Facebook algorithm update prioritises family and friends, but you can still use it to find local news

Facebook has announced it will prioritise family and friends over public publishers in its latest News Feed algorithm update. Photo: AP/Noah BergerChanges to the way Facebook prioritises what you see will make it harder for readers to get local news from the newspaper they trust.

In a post made to the social media site on Friday morning (AEST), founder Mark Zuckerberg announced a significant shift away from public content to focus on content your family and friends share and comment on.

Let’s be clear –given the oversaturated state of the world’s largest social media website, that’s not necessarily a bad thing.

Zuckerberg even expects people to spend less time on the site as a result of these changes.

However, as part of the News Feed update, Facebook’s head of News FeedAdam Mosseri said the changes would likely give rise to more celebrity content and live videos, since they often received the most interaction between friends.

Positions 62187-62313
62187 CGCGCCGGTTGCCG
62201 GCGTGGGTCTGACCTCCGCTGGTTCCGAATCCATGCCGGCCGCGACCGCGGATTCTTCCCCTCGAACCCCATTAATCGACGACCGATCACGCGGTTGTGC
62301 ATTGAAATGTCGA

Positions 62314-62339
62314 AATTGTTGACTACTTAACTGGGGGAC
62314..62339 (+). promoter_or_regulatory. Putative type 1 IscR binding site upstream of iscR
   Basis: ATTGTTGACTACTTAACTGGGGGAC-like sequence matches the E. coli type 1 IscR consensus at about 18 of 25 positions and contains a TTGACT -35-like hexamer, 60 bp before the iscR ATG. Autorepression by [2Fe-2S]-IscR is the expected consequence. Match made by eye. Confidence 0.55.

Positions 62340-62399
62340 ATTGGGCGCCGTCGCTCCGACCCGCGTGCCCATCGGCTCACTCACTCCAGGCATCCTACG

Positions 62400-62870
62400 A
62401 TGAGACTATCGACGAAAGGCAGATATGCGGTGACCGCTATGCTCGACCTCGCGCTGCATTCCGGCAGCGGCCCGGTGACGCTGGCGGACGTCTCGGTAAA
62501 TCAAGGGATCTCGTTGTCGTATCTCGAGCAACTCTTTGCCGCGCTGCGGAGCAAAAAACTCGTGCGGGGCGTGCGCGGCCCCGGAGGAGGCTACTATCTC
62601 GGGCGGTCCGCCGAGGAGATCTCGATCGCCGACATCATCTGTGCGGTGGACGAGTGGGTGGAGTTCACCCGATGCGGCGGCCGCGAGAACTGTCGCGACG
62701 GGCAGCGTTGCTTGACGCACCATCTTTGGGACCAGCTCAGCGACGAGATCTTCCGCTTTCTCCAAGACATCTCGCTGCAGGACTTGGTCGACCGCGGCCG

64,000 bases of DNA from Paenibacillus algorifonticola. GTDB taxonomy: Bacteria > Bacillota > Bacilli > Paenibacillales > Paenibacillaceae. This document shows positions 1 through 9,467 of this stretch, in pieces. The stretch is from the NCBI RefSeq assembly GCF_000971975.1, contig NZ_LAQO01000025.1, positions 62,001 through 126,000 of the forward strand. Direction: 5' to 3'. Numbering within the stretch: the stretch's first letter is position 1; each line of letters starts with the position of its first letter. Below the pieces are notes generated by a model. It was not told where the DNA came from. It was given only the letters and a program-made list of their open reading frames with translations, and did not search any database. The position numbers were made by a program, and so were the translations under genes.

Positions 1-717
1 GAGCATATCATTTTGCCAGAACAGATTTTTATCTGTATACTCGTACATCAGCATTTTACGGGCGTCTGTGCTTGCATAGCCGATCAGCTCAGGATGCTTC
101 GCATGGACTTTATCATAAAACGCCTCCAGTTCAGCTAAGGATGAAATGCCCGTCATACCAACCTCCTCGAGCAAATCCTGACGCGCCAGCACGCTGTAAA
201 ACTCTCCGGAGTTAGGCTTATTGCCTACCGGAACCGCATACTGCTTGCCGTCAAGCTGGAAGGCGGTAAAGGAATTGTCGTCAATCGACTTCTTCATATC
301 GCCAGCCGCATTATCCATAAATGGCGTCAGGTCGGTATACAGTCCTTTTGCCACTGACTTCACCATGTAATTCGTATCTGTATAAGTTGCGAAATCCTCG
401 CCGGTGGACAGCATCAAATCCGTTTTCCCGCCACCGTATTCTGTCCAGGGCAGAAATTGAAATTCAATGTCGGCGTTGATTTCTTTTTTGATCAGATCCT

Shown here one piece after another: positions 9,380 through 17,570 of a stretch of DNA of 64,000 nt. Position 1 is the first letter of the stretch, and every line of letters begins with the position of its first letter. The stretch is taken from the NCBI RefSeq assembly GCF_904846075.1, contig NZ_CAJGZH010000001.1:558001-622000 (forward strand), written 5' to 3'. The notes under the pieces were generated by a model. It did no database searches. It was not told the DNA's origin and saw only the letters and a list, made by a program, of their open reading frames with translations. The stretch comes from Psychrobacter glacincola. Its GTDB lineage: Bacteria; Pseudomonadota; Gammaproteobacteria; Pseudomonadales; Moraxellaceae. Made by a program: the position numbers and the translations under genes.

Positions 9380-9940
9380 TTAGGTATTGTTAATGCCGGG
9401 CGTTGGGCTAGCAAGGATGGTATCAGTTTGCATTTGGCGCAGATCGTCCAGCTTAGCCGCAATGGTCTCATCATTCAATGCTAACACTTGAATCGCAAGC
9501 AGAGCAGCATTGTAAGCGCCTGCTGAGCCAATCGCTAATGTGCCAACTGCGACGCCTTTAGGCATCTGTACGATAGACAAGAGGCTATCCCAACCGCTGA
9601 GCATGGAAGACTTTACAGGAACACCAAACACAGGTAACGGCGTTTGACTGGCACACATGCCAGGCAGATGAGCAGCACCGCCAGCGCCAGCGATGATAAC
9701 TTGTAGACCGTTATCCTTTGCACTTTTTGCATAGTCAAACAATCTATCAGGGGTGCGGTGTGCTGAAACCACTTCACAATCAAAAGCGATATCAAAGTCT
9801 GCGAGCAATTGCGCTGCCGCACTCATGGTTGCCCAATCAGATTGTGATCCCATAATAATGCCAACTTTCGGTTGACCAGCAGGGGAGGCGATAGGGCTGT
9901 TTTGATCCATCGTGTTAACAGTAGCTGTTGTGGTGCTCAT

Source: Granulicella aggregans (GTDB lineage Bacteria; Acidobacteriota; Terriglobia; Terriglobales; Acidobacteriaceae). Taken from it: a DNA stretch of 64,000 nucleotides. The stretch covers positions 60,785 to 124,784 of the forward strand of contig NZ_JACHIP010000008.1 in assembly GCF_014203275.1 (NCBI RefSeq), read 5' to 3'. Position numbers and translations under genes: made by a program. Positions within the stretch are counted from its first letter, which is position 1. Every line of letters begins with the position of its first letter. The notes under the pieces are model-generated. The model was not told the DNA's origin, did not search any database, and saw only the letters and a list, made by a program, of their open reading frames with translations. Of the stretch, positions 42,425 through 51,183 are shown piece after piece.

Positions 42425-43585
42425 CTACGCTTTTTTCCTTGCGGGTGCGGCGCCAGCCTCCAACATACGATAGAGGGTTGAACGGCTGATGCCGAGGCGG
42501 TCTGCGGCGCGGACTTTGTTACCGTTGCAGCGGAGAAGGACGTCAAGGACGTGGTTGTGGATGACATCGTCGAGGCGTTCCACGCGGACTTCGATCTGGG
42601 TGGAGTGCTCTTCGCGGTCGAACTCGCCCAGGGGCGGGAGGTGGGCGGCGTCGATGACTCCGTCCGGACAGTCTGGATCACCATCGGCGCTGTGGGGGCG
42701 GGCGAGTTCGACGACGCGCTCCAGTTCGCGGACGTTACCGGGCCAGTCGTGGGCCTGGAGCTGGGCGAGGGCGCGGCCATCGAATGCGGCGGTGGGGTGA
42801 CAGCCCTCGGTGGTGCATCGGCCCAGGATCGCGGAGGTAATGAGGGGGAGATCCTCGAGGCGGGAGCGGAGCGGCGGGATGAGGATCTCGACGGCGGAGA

Thankfully, there is a way to make sure you see thelocal news that matters to youon Facebook by selecting ‘See First’ from the Following menu at the top of ourFacebook page on your mobile phone.

You can make sure you see our posts first in your news feed by selecting ‘See First’.

Alternatively, if you’re on desktop, you can use the flyout menu when you hover over a page’s title to find the ‘Following’ menu and select ‘See First’ from there.

By selecting ‘See First’, you are telling Facebook that local news is meaningful to you, and you’ll never miss an update from us.

As your local publisher we work hard to bring you content that affects your community but this update will likely make it harder for people to find that news. You can help us by sharing our stories on Facebook with your friends and families when you think they will have an impact.

Focus on ‘well-being’At least one reason for the change in tack from Facebook is research that showed mindlessly scrolling through News Feed, passively reading content and consuming autoplay video, made people feel negatively.

However, if they were interacting with friends and family, users had a positive response.

“The research shows that when we use social media to connect with people we care about, it can be good for our well-being,” Zuckerberg said in his Facebook post announcing the changes.

“We can feel more connected and less lonely, and that correlates with long term measures of happiness and health.”

In an interview with the New York Times, Zuckerberg said the birth of his two daughters had changed his viewpoint on what he wanted Facebook to be.

“It’s important to me that when Max and August grow up that they feel like what their father built was good for the world,” he said.

Now, go on, give this story a share and show your family and friends how they can keep up to date with what’s going on in your community.